Last week left off with the fall of humanity because of our first parents’ sin. This week is a quick summary of the whole quarter, as we take one day each to look at the early covenants, the ones that in their own way were all present-truth manifestations of the true covenant, the one ratified at Calvary by the blood of Jesus, the one that we, as Christians, enter into with our Lord.
We begin with the covenant God made with Noah to spare him and his family from destruction. We proceed to the covenant with Abraham, so rich and full of promise for all of us; then to the covenant at Sinai and the importance of what was proclaimed there; and finally we look at the new covenant, the one that all the others pointed toward. All of these, of course, will be studied in more depth over the next several weeks. This week is just a preview.
What elements make up the covenant? What was the covenant that God made with Noah? What hope was found in the covenant with Abraham? What role do faith and works play in the human end of the covenant? Is the covenant just a deal, or does it have relational aspects to it? What is the essence of the “new covenant”?
* Study this week’s lesson to prepare for Sabbath, April 10.
“The Hebrew word translated as ‘covenant’ (appearing about 287 times in the Old Testament) is berith. It can also be translated as ‘testament’ or ‘last will.’ Its origin is unclear, but it has come to mean ‘that which bound two parties together.’ It was used, however, for many different types of ‘bond,’ both between man and man and between man and God. It has a common use where both parties were men, and a distinctively religious use where the covenant was between God and man. The religious use was really a metaphor based on the common use but with a deeper connotation [meaning].”—J. Arthur Thompson, “Covenant (OT),” The International Standard Bible Encyclopedia, revised edition (Grand Rapids, MI: William B. Eerdmans Publishing Company, 1979), vol. 1, p. 790.
Like the marriage covenant, the biblical covenant defines both a relationship and an arrangement. As an arrangement, the biblical covenant contains these basic elements:
In the Old Testament, the sacrificial system of types instructed the people regarding the entire plan of salvation. Through its symbols, the patriarchs and Israel learned to exercise faith in the coming Redeemer.
Through its rites, the penitent could find forgiveness for sin and release from guilt. The blessings of the covenant could thus be retained, and spiritual growth—restoring the image of God in the life—could thereby continue, even when humankind failed to uphold their end of the bargain.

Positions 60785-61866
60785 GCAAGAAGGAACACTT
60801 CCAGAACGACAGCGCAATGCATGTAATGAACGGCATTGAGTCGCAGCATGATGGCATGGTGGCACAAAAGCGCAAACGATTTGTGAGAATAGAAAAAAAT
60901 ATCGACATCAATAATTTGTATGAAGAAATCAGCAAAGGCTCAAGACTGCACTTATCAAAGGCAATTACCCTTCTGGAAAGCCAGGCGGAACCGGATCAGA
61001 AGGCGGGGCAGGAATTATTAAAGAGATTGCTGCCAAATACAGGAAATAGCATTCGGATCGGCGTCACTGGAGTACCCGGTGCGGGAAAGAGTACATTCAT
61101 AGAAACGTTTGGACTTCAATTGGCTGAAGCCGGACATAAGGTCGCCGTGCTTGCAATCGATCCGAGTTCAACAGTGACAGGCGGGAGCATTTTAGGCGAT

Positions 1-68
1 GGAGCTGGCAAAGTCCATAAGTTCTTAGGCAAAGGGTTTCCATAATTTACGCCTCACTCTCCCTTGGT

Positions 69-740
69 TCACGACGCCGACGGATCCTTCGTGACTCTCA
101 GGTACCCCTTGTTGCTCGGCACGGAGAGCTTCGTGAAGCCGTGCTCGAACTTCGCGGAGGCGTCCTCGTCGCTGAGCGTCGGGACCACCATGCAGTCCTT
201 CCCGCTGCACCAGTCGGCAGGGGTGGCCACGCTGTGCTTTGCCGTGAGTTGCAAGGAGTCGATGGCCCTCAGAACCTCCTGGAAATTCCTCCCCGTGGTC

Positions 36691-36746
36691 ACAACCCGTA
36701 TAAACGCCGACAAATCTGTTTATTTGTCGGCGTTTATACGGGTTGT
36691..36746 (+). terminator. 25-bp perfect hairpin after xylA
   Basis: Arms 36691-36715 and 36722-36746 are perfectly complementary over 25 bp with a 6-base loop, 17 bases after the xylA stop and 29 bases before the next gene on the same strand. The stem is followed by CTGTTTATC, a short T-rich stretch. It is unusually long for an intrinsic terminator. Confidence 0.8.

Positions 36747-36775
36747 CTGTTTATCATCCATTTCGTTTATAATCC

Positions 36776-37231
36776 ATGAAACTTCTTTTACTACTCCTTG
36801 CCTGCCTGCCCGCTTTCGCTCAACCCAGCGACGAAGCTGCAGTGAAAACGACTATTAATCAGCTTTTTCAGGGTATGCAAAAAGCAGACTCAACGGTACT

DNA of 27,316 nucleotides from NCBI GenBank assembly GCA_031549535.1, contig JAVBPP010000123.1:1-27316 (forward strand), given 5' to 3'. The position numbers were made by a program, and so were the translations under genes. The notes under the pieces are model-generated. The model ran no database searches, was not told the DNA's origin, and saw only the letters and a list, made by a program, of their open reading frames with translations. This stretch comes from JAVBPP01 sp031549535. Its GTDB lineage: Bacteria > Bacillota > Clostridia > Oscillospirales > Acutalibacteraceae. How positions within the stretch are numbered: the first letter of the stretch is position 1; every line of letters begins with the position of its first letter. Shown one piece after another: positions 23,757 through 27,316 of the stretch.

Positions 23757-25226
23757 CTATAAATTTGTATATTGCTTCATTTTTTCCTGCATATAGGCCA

Though there are covenants made between people, the main use of the word berith in the Hebrew Bible deals with the relationship between God and humanity. Considering who God is and who we are in comparison to Him, what kind of relationship would such a covenant depict?
In the above verse the word covenant appears for the first time in the Bible, and, in this context, God has just told Noah about His decision to destroy the earth because of the massive and continuing spread of sin.
Though this destruction will come in a worldwide flood, God is not forsaking the world He created. He continues to offer the covenant relationship first set in operation after the Fall. The divine “I” who offers the covenant is Himself the ground of Noah’s security. As the covenant-keeping God, the Lord promised to protect the family members who were willing to live in a committed relationship with Him, one that resulted in obedience.
God tells Noah that there is going to be a flood and the world will be destroyed. But God makes a deal with him in which He promises to save Noah and his family. Thus, the stakes were quite high, because if God did not uphold His end of the promise, then no matter what Noah did, he would be wiped out with the rest of the world.
God said He would make a “covenant” with Noah. The word itself implies an intention to honor what one says one will do. It is not just some whimsical statement. The word itself comes loaded with commitment. Suppose the Lord had said to Noah, “Look, the world is going to end in a terrible deluge, and I might save you, or I might not. In the meantime, do this and this and this, and then we’ll see what happens, but I’m not making any guarantees.” Such statements hardly come with the kind of assurance and promise found in the word covenant itself.
In this, the first recorded divine revelation to Abram, God promised to enter into a close and lasting relationship with him, even before He used any language that spoke about covenant making. Direct references to the covenant that God would make came later (Gen. 15:4–21, Gen. 17:1–14). For the moment, God offered a divine-human relationship of great significance. The repeated “I will” in Genesis 12:1–3 suggests the depth and greatness of God’s offer and promise.